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USDA education grant opens door to agriculture career opportunities

Former Montana State University student Ashley Williams meets with residents of Sanambele, Mali, to discuss water quality issues affecting the community.

Former Montana State University student Ashley Williams meets with residents of Sanambele, Mali, to discuss water quality issues affecting the community.

This post is part of the Science Tuesday feature series on the USDA blog. Check back each week as we showcase stories and news from the USDA’s rich science and research portfolio. 

In 2004, as a junior at Montana State University (MSU), Ashley Williams knew she wanted to use her geography degree to make a difference internationally. She had no idea that agriculture would ever play a role in making that dream come true.

But that’s what happened when Williams found herself in a small farming village of 1,000 people in Sanambele, Mali, after a chance encounter with MSU entomology professor Florence Dunkel.

“Agriculture? I never even considered it. Now I work as a Forest Service hydrologist and collaborate with farmers on stream restoration projects to protect the environment,” Williams said.

Dunkel was the recipient of a USDA Higher Education Challenge Grant from the National Institute of Food and Agriculture. She used the grant money to give her students experiential learning opportunities that would prepare them to enter the agricultural science workforce.

“The Challenge Grant unbound my students from the narrow definitions of agricultural education,” Dunkel said.

From early research efforts, Williams learned that diarrhea, mainly from poor water quality, was a major contributor to childhood death. But when she got to Sanambele, the community had other ideas about what her mission should be. Working with the Mali Agricultural Research Organization (IER), she learned through participatory, gender-based focus groups with local famers that malaria was the most feared killer of children.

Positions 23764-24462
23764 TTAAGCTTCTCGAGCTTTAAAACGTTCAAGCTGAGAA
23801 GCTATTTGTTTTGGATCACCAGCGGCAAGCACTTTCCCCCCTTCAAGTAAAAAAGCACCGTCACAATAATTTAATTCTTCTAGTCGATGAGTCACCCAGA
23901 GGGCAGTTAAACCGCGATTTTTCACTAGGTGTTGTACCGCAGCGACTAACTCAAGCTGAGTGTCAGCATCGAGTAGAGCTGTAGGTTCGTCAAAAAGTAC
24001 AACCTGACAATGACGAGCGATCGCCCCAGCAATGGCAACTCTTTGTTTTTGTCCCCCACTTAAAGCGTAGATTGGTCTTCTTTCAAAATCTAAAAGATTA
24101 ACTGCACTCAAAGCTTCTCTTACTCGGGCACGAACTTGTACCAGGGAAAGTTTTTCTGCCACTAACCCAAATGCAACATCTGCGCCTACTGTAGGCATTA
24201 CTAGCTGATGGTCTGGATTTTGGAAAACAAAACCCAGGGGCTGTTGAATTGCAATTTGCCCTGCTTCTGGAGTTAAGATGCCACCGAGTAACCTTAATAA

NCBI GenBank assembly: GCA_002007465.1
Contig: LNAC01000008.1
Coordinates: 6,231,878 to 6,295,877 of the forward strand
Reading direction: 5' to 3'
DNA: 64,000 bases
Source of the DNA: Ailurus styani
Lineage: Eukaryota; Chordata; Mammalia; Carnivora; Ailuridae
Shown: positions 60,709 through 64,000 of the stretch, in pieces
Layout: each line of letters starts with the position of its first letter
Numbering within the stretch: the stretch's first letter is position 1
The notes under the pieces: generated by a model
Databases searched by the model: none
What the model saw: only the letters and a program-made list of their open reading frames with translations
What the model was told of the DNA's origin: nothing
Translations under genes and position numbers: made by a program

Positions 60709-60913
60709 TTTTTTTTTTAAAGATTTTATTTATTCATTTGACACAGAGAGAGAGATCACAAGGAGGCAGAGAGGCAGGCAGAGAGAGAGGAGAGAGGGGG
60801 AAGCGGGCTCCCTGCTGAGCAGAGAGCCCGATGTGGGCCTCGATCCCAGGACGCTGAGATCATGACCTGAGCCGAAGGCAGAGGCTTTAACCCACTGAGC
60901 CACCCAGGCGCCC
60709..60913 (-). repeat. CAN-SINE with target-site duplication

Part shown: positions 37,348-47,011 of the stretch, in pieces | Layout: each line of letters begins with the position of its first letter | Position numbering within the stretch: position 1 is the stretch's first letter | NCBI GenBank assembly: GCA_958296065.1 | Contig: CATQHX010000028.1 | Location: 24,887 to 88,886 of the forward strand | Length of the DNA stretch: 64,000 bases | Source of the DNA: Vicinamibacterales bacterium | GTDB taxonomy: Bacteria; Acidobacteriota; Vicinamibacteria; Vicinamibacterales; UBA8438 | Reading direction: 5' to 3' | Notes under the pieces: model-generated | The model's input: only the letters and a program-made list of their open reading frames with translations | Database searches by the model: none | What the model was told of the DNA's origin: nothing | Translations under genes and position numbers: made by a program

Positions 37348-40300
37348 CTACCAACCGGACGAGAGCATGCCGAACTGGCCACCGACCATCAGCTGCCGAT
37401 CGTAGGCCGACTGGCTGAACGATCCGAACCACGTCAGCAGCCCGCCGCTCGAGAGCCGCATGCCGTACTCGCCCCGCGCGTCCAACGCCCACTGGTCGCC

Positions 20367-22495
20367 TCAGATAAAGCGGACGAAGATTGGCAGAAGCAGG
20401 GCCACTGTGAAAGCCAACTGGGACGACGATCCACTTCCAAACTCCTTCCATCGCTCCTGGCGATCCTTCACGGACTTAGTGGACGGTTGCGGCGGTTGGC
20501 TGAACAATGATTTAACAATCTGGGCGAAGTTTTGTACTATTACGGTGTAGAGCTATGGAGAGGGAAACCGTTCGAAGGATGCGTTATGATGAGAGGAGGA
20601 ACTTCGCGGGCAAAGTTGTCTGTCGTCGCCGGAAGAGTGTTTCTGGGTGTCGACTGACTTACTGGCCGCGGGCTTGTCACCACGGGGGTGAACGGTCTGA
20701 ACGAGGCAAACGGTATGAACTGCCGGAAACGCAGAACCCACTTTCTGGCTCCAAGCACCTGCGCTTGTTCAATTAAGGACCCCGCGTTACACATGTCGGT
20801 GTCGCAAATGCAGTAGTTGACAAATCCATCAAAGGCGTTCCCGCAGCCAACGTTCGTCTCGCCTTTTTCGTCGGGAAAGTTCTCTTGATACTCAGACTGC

Williams credits Sidy Ba, a professor at Mali’s agricultural college, and IER’s Assa Kante with helping her ask the right questions in a culturally sensitive way, and for helping her get permission from village chiefs to conduct her surveys. She is now working with Ba on a project relating to diarrhea and water quality in villages near Mopti, Mali, the results of which they plan to publish.

“Florence gives you a lot of freedom,” Williams said. “Through her program, however, I developed my interest in science and learned how to conduct research that has carried me into graduate school and a future career in water quality.”

One Response to “USDA education grant opens door to agriculture career opportunities”

  1. Claire says:

    I just returned from a Panel discussion about Recovery efforts in Haiti. What struck me as the most interested element of these aid efforts was the incredible amount of value in truly communicating with the people and understanding their culture before making quick and careless attempts at aiding struggling third-world countries.

    I find this article extremely hopeful, not only for students pursuing their academic dreams and struggling citizens in Mali, but also for humanity on the whole. Ms. Williams shows a rare dedication to aid and relief with these specific and altruistic endeavors that is inspiring.

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